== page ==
Brightness and darkness as perceptual dimensions.

Laboratory of Experimental Ophthalmology & BCN NeuroImaging Centre, School of Behavioural and Cognitive Neurosciences, University Medical Centre Groningen, University of Groningen, Groningen, The Netherlands.
PLoS Computational Biology (Impact Factor: 4.87). 11/2007; 3(10):e179. DOI: 10.1371/journal.pcbi.0030179
Source: PubMed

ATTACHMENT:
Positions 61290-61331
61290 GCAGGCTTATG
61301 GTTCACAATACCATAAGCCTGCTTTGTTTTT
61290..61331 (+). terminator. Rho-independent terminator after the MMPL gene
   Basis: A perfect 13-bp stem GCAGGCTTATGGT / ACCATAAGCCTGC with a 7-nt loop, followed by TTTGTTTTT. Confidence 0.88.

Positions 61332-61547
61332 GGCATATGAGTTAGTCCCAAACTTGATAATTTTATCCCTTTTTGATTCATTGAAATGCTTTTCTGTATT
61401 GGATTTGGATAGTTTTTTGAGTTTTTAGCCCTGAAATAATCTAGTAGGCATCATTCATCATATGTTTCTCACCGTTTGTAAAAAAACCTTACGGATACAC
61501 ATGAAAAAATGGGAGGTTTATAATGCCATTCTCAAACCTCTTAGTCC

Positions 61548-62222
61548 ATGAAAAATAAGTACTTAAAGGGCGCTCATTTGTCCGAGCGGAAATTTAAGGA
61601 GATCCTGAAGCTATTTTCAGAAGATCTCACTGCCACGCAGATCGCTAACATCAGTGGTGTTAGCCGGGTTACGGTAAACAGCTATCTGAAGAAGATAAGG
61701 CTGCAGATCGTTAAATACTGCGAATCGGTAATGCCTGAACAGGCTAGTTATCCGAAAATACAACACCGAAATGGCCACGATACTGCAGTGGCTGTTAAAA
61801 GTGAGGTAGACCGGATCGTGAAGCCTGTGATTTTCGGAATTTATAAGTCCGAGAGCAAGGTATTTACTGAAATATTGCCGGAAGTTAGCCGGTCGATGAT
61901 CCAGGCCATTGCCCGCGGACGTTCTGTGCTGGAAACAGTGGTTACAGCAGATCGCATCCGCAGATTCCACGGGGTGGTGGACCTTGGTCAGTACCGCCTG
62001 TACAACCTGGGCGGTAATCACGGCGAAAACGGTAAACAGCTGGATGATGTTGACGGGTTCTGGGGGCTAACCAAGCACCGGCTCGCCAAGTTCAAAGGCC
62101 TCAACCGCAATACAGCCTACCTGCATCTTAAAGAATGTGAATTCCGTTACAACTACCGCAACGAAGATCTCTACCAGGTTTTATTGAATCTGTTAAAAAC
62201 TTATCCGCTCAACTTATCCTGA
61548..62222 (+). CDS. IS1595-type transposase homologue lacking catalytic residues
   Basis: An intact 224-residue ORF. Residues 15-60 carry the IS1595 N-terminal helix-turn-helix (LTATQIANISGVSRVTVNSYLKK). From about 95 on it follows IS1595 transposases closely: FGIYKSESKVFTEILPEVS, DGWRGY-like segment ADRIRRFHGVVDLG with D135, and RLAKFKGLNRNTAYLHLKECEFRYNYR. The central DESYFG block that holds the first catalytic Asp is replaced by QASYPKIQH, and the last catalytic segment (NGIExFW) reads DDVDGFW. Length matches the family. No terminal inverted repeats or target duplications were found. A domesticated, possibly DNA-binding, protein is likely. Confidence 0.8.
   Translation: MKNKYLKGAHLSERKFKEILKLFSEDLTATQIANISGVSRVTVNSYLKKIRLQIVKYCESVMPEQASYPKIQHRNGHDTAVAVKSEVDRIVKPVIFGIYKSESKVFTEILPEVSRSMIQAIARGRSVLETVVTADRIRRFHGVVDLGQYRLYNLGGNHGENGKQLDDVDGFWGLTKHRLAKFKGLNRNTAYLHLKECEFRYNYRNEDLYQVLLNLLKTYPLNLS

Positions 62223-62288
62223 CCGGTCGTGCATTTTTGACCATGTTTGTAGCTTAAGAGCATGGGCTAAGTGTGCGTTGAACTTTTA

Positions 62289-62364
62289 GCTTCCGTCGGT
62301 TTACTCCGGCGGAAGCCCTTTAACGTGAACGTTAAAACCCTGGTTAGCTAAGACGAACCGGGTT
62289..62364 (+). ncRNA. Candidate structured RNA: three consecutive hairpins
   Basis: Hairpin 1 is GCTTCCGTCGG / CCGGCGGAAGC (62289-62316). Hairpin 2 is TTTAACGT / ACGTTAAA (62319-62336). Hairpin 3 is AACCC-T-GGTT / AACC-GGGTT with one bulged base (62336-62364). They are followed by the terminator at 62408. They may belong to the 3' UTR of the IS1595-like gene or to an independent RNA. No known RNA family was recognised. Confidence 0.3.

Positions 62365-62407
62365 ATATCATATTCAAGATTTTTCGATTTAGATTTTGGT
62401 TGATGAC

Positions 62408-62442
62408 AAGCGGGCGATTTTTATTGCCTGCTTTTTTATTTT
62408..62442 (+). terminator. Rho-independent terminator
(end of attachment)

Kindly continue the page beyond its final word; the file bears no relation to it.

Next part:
ABSTRACT A common-sense assumption concerning visual perception states that brightness and darkness cannot coexist at a given spatial location. One corollary of this assumption is that achromatic colors, or perceived grey shades, are contained in a one-dimensional (1-D) space varying from bright to dark. The results of many previous psychophysical studies suggest, by contrast, that achromatic colors are represented as points in a color space composed of two or more perceptual dimensions. The nature of these perceptual dimensions, however, presently remains unclear. Here we provide direct evidence that brightness and darkness form the dimensions of a two-dimensional (2-D) achromatic color space. This color space may play a role in the representation of object surfaces viewed against natural backgrounds, which simultaneously induce both brightness and darkness signals. Our 2-D model generalizes to the chromatic dimensions of color perception, indicating that redness and greenness (blueness and yellowness) also form perceptual dimensions. Collectively, these findings suggest that human color space is composed of six dimensions, rather than the conventional three.

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